"The Manx is a huggable, lovable imp with a silken purr, an almost inaudible meow and a naughty twinkle
in its eye. It spends every waking moment investigating its world. A Manx will gravitate to the center of your home and insist
upon being one of the family. It possesses an uncanny ability to adapt itself to the psychological needs of its people.
In a home with children who have been taught gentle animal care, the Manx is often found in the children's playroom, actively
supervising the movement of dump trucks and doll carriages.
This breed is definitely not for
anyone who wants a beautiful, feline house ornament. While a Manx can fulfill the beauty requirement, it will never be content
to serve as a doorstop or a window decoration.
Characteristics of the foundation animals seen in the Manx breed today include a plush double coat; ears that are medium to
medium small in size and are set far to the sides of the head (viewed from behind, the ears resemble the rocker on a cradle);
and a roundish head slightly longer than it is wide, with a strong muzzle and chin, a sound, normal bite and prominent cheekbones.
All of these characteristics, combined with large eyes set so the outer corners are higher than the inner corners, give the
Manx a look of gentle, serene intelligence. That look, however, disguises the cat's true mischief-making self. Manx are
active, fun-loving cats that remain playful well into their later years.
Some owners have suggested
that Manx babies need to be sold with warning labels attached. The owners know firsthand that love for the Manx can be contagious.
Many times, for example, a wife drags a disinterested husband along to a cattery to see a litter of Manx kittens. The husband
waits politely, obviously bored, while his wife selects a kitten. A week or two later, the Manx breeder is amused when the
wife calls to complain that the husband has been charmed by the beguiling Manx kitten, and now the wife needs another kitten
so she can have one too! (The Manx has been called, apparently correctly, the Man's cat that women love.) As a result, few
Manx-owning households contain only one Manx.
The Manx kitten's fascination with water has surprised many a new owner who has found his or her little friend sitting in
a bathtub or sink with water spray bouncing off its fur as though the kitten were meant to be a tub toy. Don't let this mislead
you to believe, however, that your Manx will enjoy a bath. Like children who beg to play in the rain but must be forced to
take baths, your little Manx will not have the same feeling about its bath water that it does about your bath water!
The Manx was one of the first breeds to be recognized for championship competition in the United States
by all cat-registering bodies. considered unique from the beginning, the show Manx has evolved slowly. Major changes in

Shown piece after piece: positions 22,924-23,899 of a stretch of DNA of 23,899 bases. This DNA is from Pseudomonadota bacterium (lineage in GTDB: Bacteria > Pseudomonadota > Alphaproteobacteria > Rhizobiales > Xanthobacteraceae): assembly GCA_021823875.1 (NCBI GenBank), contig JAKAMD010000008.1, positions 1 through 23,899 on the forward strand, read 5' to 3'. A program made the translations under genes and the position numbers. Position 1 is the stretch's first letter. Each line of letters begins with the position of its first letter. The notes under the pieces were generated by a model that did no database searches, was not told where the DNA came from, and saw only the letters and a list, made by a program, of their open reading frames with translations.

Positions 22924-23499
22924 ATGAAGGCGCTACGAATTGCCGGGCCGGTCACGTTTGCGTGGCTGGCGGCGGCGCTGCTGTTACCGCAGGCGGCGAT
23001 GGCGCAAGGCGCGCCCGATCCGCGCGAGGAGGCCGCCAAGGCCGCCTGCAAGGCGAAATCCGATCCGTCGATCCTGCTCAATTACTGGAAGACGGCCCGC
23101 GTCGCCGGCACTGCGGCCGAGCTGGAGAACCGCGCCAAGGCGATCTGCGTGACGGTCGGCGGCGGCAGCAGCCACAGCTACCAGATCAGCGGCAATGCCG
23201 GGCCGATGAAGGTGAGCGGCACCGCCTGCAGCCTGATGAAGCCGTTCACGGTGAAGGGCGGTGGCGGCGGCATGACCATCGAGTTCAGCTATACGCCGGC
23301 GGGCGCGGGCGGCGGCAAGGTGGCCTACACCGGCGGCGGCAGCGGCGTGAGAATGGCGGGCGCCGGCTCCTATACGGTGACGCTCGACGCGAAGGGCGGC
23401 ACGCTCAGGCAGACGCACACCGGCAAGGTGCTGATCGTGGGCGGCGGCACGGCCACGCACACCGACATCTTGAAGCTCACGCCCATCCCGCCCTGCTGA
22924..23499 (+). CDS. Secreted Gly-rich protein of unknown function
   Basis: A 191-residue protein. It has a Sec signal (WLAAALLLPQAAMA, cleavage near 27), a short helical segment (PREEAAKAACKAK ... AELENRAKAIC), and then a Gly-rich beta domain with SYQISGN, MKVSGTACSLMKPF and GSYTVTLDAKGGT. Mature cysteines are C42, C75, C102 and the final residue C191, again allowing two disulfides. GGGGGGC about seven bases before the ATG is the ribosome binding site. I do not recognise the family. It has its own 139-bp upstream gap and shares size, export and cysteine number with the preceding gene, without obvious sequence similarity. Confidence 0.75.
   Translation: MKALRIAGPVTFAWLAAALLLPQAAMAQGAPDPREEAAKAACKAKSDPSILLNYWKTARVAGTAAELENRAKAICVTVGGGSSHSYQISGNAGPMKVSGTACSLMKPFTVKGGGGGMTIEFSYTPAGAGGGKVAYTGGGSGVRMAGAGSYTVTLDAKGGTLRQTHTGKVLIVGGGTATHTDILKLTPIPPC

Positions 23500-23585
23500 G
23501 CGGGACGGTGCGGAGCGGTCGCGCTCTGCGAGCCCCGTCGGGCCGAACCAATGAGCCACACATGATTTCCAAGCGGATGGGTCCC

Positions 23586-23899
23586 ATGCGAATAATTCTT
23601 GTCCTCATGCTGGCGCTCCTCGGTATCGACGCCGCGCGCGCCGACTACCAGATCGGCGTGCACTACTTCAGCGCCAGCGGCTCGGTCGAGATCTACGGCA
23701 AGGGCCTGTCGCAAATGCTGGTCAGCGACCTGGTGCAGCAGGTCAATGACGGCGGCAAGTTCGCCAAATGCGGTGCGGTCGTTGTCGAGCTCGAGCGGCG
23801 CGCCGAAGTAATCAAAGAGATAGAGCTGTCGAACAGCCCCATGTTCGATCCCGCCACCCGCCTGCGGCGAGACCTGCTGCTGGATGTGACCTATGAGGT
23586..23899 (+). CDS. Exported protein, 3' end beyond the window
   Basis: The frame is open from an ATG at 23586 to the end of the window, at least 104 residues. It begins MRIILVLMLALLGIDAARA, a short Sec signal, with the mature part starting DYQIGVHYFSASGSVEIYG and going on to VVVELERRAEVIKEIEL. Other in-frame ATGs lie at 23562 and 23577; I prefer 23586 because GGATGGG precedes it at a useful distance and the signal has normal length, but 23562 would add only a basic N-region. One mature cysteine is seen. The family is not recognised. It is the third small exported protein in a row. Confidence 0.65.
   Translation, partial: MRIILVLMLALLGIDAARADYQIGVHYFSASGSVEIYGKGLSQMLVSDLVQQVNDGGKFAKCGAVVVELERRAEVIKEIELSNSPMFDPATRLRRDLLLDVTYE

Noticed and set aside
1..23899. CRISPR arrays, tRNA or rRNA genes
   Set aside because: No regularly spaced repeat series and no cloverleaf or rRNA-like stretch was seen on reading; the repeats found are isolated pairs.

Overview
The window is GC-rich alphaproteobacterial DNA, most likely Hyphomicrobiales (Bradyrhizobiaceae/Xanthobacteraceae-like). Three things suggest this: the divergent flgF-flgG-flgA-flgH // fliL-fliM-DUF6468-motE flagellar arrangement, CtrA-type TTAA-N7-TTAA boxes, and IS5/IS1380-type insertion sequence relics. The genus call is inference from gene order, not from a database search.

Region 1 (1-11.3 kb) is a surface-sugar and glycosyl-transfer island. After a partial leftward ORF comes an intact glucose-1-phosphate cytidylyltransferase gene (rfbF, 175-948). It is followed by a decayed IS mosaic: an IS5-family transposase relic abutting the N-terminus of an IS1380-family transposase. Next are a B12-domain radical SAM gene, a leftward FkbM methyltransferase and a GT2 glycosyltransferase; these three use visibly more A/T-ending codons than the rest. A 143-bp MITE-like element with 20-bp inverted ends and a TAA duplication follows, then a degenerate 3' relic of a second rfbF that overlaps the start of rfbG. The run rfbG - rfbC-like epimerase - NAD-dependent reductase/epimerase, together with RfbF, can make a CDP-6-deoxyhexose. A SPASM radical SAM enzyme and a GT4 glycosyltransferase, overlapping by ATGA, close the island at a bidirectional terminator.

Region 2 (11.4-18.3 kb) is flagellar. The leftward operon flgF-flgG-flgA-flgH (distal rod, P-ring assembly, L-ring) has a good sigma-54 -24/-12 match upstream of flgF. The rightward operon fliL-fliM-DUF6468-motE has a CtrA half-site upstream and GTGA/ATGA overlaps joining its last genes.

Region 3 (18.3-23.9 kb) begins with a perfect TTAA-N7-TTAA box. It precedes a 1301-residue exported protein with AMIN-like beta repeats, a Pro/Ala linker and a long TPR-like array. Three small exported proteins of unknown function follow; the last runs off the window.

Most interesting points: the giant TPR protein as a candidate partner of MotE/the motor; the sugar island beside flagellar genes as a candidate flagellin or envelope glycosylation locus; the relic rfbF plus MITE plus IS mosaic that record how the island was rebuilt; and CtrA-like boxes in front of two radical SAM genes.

the standard related to body size and head shape have come and gone according to the needs or desires of Manx breeders at
a particular time. Most registering associations recognize the Manx in all colors except the Burmese and Siamese hues. When
choosing your Manx kitten, however, coat color should not be an important consideration. Whether selecting a Manx for a companion
animal only or for championship competition, the Manx look and personality are far more important considerations than the
Usually Mother Nature is believed to possess infinite wisdom, but once in a while she
seems to have failed to use her full quota of common sense. When she gave us this unique animal with heart and beauty, soul
and intelligence, she somehow found it necessary to leave up to chance the amount of tail each Manx was born with. Life would
be so much simpler for both the Manx and the Manx breeder if this were not so.
Only those Manx who are visibly tailless can be shown in championship competition. As one might guess, this makes the visibly
tailless kittens more valuable to breeders and leads to the availability of more pet-quality kittens for the public. Unfortunately,
the home-providing public, for the most part, refuses to want Manx that are fully tailed. On the other hand, the public will
provide loving, lifelong homes to Manx kittens truthfully acknowledged as having docked tails. Hence, most fully tailed Manx
kittens are docked at birth.
As when selecting any companion animal, choose the person from whom
you obtain your Manx with care. All Manx kittens should come to you with health guarantees. Any well-raised, properly handled
Manx will adjust to your home with little effort. Age is not an important factor unless you adopt a kitten that is too young
and has not received enough nurturing from its mother. A baby Manx receives its best education in the "catly arts"
from its mother, not from you.The American-bred Manx of today is little changed from the natural mutation of yesterday. Beneath
the dense, hared, short double coat of the most magnificent of today's grand champion Manx beats the heart of the original
Yet this cat, with its lovely eyes, its wide-set ears and its serene, intelligent look, is capable of
extreme gentleness and will serve as a loving companion to young and old alike. The Manx is both a pleasure to the eye and
a comfort to the soul. What else could you ask of a companion animal?" --Mary E. Stewart